Note: client names have been changed for reasons of privacy.

Harold
The sudden and intense yearning took Harold by surprise. He had assumed that the period after the one-year anniversary of his wife’s death from brain cancer would mark a new beginning – a second year of “quiet remembrance” after a “long, hard stretch of feeling lost.” But that is not what happened.

“The past year didn’t seem real,” Harold said. “Mary was gone somewhere – I’m not sure where that somewhere was, but it felt like she’d come back. Now it feels like she won’t – I mean really feels like it. And all I can think about is how I’d like to hear her voice again. See her in her summer dresses – you know she had great style – everybody said so. Maybe have dinner with her on the back patio. Now it really feels like that will never happen again.”

Kay
Kay was confused. The day after the one-year anniversary of her husband’s death she awoke crying with the thought “I can’t do this by myself” stuck in her head – but why? The day before everything had gone so smoothly. Kay and her two young children had celebrated Kenny’s life by fulfilling a plan of doing “family favorites”: a bike ride through the park; telling Dad stories; an afternoon trip to Dairy Queen; looking at family photos; and eating a BBQ dinner at a local restaurant. Today was supposed to be the turning point for moving forward – so why then did Kay feel like she had just taken a giant step backward in her grief?

Meredith
A few weeks after the one-year anniversary of her older-sister Terry’s death date, Meredith drove with her husband from Wisconsin to north-west Iowa for a family reunion. After a year of nagging health issues following Terry’s death- issues her doctor had called “grief-related” – Meredith felt as if she were finally coming out of “a black hole of grief” and was now ready to “return to the land of the living” and living is what the family reunion was all about. 

“I don’t know what happened but the closer we got to home, the more I felt like jumping out of my skin,” Meredith said. “Something came over me – I started crying and yelling. My husband had to pull over to the side of the road – I mean I was really losing it. The black hole came back and I fell right in. I didn’t even see it coming.”

Upon reflection, Meredith felt she had been overtaken by grief and by fear about attending the family reunion without her older sister who had always acted as a “social security blanket,” a buffer against feeling awkward and tongue-tied at large family gatherings. Terry always knew what to say, how to put people at ease, and now Meredith was left to fend for herself against “people who don’t know me like Terry did. I wanted my older sister back. The realness of her death just really hit me then. I didn’t think it would be like that.”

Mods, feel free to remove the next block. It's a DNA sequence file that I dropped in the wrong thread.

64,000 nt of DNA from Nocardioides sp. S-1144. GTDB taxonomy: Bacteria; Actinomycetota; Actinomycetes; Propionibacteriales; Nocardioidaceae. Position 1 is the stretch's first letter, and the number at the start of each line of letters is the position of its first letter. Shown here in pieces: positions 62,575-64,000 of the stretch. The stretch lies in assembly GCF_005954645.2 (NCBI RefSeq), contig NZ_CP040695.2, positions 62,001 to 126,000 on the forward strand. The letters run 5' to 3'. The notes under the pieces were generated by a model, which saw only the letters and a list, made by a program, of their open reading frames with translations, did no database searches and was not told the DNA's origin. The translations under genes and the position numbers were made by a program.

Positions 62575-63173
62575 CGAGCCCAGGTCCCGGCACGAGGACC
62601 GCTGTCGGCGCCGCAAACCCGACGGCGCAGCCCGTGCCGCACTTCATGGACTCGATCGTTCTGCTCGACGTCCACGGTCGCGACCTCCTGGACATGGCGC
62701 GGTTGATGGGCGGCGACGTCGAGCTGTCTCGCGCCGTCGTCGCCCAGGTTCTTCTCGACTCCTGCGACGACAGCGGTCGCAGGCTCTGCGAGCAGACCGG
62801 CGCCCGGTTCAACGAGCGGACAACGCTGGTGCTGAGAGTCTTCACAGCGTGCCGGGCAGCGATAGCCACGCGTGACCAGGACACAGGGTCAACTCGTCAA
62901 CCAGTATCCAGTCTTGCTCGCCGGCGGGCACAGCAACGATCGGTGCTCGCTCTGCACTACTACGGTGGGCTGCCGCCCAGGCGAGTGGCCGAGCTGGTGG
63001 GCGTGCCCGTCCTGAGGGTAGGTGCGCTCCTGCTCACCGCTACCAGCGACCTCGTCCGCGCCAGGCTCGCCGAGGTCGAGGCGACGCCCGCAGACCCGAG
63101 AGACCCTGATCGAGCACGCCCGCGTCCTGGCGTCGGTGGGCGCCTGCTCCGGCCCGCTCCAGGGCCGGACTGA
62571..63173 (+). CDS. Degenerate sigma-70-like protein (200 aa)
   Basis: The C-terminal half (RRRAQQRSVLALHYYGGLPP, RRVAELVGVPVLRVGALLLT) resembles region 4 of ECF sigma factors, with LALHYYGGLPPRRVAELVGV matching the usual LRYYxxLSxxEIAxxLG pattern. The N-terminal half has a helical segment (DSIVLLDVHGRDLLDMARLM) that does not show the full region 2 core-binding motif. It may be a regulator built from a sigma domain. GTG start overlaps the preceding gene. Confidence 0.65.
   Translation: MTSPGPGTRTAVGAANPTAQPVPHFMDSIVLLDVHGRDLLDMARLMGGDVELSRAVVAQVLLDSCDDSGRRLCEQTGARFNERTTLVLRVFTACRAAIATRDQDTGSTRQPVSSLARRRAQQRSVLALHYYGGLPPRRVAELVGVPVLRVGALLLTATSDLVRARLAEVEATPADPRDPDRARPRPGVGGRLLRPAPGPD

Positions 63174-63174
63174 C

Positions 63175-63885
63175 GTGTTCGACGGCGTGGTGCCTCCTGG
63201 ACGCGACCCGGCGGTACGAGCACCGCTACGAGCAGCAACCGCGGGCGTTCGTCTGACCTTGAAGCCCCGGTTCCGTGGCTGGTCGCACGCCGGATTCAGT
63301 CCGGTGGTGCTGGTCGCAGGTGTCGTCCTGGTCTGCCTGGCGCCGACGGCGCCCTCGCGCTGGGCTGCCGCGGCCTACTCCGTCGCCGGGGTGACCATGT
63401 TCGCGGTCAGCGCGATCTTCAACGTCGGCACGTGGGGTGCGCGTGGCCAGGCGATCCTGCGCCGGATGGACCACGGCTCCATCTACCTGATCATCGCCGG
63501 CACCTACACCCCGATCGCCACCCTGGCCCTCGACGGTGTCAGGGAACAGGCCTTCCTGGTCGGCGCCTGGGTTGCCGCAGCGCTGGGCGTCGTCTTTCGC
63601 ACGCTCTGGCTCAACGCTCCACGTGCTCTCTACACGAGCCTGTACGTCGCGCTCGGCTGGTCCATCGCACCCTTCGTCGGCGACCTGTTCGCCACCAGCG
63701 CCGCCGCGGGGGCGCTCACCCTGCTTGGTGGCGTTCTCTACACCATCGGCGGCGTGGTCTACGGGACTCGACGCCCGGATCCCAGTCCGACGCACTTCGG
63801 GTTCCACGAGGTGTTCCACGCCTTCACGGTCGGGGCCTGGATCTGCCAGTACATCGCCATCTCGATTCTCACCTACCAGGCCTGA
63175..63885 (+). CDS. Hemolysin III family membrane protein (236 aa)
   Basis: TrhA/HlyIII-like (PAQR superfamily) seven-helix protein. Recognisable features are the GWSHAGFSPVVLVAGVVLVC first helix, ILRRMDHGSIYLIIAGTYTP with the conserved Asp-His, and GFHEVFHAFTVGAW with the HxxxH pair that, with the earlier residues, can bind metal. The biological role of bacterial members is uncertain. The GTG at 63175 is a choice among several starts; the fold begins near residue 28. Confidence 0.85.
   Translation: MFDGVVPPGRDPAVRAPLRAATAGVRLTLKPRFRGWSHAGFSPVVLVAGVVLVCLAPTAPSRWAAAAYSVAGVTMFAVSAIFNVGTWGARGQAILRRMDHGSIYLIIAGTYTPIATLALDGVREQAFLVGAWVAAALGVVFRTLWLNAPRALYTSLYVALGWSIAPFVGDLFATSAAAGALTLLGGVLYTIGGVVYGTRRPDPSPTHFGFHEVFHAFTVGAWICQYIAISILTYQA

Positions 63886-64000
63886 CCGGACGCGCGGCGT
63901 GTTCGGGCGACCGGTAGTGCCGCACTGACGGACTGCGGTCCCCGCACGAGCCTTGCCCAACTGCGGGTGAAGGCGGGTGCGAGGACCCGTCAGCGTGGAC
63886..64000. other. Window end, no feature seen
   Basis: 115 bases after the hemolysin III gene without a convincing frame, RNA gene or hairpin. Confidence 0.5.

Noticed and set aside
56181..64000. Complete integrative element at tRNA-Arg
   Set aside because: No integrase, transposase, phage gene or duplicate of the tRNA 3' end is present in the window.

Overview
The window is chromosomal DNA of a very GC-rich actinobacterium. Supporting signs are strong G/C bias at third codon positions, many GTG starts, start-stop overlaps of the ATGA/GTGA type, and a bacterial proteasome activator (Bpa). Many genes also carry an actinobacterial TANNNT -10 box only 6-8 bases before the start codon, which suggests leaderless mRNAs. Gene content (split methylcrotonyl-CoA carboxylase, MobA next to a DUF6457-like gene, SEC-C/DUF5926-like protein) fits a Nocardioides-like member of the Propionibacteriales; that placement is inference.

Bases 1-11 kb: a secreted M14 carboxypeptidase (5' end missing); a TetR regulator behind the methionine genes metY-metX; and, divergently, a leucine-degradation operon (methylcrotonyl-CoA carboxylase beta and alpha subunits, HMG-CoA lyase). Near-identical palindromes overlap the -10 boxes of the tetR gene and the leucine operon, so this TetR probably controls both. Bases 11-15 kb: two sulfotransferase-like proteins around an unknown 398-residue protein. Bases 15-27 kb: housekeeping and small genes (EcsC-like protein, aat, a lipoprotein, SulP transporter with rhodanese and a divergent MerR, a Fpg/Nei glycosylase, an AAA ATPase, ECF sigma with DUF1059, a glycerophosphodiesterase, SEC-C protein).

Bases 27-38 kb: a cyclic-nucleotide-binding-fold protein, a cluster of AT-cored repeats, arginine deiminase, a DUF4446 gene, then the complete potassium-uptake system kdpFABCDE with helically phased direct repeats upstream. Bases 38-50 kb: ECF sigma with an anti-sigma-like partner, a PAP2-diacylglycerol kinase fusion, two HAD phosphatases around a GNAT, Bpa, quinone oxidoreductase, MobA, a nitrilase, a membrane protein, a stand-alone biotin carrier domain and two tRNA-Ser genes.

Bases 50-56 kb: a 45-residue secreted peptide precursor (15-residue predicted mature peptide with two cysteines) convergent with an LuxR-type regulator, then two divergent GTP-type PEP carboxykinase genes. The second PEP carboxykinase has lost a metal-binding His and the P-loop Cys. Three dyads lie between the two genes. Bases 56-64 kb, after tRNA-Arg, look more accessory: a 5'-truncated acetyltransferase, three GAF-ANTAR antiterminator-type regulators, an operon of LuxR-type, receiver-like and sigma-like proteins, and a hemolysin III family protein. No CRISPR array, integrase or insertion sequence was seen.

Second-year Challenges and Second-year Losses

For most of us, the first year of grief is focused on adjusting to life and a world without the physical presence of our loved one in it. Even if a death was anticipated, once a loved one’s death has been memorialized, grappling with a sense of unreality and just figuring out how to survive each day can dominate how we feel and what we do. 

As the second year of grief begins to unfold, unreality can give way to reality. Harold expressed this shift in perception as, "Now it feels like she won’t {come back} – I mean really feels like it." While Kay was filled with a sudden fear about shouldering the responsibilities of parenthood alone – something she had already been doing for over a year, and Meredith was overtaken by a sense of “realness.” This shift can usher in a time of renewed or deepening grief as we reframe a future without the physical presence - but with the continuing emotional presence - of our loved one in it. Adapting to this new reality and the permanence of loss, and coming to terms with any secondary losses we have, now becomes the focus of our grief journey.